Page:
Yoga for Constipation: 10 Poses to Relieve Gas And Get Things Moving

Try yoga for constipation as an alternative to medications. These gentle poses stimulate digestion and help promote smoother bowel movements.

Now, why yoga specifically? Well, yoga isn’t just about stretching and flexibility; it also involves a lot of movements and positions that gently massage and stimulate your digestive organs. Poses like the garland pose (Malasana) or the knee-to-chest pose (Apanasana) can help stimulate the movement of food and waste through your intestines. Ahead, we cover the most effective yoga poses for constipation along with some details on why constipation happens so that you can both manage and prevent it. Read on. 

What Is Constipation And Why Does It Occur?

Constipation refers to a condition characterized by infrequent bowel movements or difficulty passing stools. Typically, individuals experiencing constipation may have fewer than three bowel movements per week, and their stools may be hard, dry, and difficult to pass. 

Constipation can occur due to various factors, such as (1):

  • Poor Diet: You may be more prone to constipation if your diet has inadequate fiber or fluids. Fiber is responsible for adding bulk to stool, making it easier to pass. Similarly, an inadequate intake of fluids can lead to dehydration, resulting in harder stools.
  • Sedentary Lifestyle: Lack of exercise or physical activity can significantly slow down the digestive process, causing constipation. 
  • Psychological Factors: Stress, anxiety, and depression can affect gut motility and exacerbate constipation symptoms.
  • Medications: Some OTC and prescription drugs like opioids, antidepressants, and iron supplements, can slow down bowel movements as a side effect. 
  • Medical Conditions: Chronic conditions like irritable bowel syndrome (IBS), diabetes, hypothyroidism, and certain neurological disorders can affect the normal functioning of the digestive system and lead to constipation.

How Does Yoga for Constipation Relief Work?

 

According to Dr. Tiffany Lester, a board-certified Integrative Medicine Physician, “Yoga aids in digestion by keeping our lymphatic system flowing from the gentle squeezing of the muscles during the poses. Our lymphatic system is like a toilet – if you never flush it, then it gets backed up. Yoga helps to flush out the toxins that accumulate in our lymphatic system on a daily basis.”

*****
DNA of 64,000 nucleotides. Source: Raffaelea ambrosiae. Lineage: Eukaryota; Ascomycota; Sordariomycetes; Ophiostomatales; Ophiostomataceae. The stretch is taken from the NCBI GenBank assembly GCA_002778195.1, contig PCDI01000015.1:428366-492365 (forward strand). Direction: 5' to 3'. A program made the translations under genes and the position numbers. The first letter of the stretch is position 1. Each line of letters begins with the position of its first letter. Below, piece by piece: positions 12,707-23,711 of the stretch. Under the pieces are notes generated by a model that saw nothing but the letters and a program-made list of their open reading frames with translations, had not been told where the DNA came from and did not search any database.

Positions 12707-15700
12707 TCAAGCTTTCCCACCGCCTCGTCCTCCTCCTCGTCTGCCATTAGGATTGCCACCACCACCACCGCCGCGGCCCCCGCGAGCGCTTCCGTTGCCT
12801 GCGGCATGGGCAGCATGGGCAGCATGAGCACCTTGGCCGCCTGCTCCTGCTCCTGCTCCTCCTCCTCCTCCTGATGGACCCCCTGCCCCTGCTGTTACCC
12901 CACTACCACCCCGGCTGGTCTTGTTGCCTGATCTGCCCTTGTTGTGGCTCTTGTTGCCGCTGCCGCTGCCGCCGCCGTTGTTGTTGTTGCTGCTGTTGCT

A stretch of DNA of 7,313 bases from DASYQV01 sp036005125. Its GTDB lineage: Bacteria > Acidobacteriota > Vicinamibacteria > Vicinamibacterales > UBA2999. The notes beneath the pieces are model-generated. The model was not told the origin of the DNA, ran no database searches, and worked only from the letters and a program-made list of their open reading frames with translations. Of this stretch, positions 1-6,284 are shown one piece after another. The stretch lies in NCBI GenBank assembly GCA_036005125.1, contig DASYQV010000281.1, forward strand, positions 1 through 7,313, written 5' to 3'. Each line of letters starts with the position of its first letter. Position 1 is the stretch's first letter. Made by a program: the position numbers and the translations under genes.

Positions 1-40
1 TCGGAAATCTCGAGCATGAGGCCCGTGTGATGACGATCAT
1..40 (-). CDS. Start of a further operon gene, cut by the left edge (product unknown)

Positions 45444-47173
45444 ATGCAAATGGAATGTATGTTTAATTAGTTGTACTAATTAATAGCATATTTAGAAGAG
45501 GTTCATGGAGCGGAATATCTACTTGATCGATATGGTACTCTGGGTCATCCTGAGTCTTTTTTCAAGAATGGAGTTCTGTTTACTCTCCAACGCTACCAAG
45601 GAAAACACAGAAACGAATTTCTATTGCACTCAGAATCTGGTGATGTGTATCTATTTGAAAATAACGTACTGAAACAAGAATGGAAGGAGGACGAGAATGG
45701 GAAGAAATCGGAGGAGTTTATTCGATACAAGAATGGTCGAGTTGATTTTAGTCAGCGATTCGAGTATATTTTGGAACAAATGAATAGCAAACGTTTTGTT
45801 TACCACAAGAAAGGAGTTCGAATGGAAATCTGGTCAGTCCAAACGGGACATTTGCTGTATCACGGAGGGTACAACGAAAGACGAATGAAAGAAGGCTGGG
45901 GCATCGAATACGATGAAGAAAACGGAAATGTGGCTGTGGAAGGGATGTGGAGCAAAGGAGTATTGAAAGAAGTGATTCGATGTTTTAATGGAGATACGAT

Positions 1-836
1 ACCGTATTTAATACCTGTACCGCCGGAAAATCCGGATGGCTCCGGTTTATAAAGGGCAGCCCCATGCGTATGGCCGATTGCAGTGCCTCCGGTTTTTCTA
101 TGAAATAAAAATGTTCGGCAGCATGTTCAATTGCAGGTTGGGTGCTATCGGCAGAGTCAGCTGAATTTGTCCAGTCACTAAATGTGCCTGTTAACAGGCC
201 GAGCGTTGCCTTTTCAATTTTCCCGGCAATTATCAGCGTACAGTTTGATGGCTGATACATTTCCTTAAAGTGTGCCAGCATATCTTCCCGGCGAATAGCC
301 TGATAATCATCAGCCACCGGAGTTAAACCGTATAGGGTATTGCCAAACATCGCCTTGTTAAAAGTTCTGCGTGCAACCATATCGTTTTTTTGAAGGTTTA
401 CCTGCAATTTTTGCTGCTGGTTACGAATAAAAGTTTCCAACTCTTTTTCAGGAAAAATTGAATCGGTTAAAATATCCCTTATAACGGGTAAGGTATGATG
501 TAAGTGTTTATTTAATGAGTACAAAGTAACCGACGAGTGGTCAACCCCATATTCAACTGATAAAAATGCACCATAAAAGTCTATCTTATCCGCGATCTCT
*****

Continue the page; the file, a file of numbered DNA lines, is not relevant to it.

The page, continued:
According to a study published in the Journal of Bodywork and Movement Therapies, senior citizens who practiced yoga had better sleep quality and improved digestive health (2).

To break it all down, here’s how effective poses in yoga work to regularize bowel movements: 

  • Improves Digestion: Certain yoga poses promote blood flow to the digestive organs, enhancing their function and aiding in the digestion process.
  • Relieves Stress: Yoga encourages relaxation through controlled breathing and mindfulness practices, reducing stress levels that can contribute to constipation (3).
  • Stimulates Bowel Movements: Specific yoga poses involve twisting, stretching, and compressing the abdomen, which can stimulate peristalsis (the involuntary contractions of the intestines) and facilitate bowel movements.

10 Yoga Poses for Constipation Relief

Here are the most effective yoga poses for constipation relief, so roll out your yoga mat and get ready to activate your stomach muscles. 

 

According to Dr. Tiffany Lester, a board-certified Integrative Medicine Physician, “Yoga aids in digestion by keeping our lymphatic system flowing from the gentle squeezing of the muscles during the poses. Our lymphatic system is like a toilet – if you never flush it, then it gets backed up. Yoga helps to flush out the toxins that accumulate in our lymphatic system on a daily basis.” 

According to a study published in the Journal of Bodywork and Movement Therapies, senior citizens who practiced yoga had better sleep quality and improved digestive health (2).

To break it all down, here’s how effective poses in yoga work to regularize bowel movements: 

  • Improves Digestion: Certain yoga poses promote blood flow to the digestive organs, enhancing their function and aiding in the digestion process.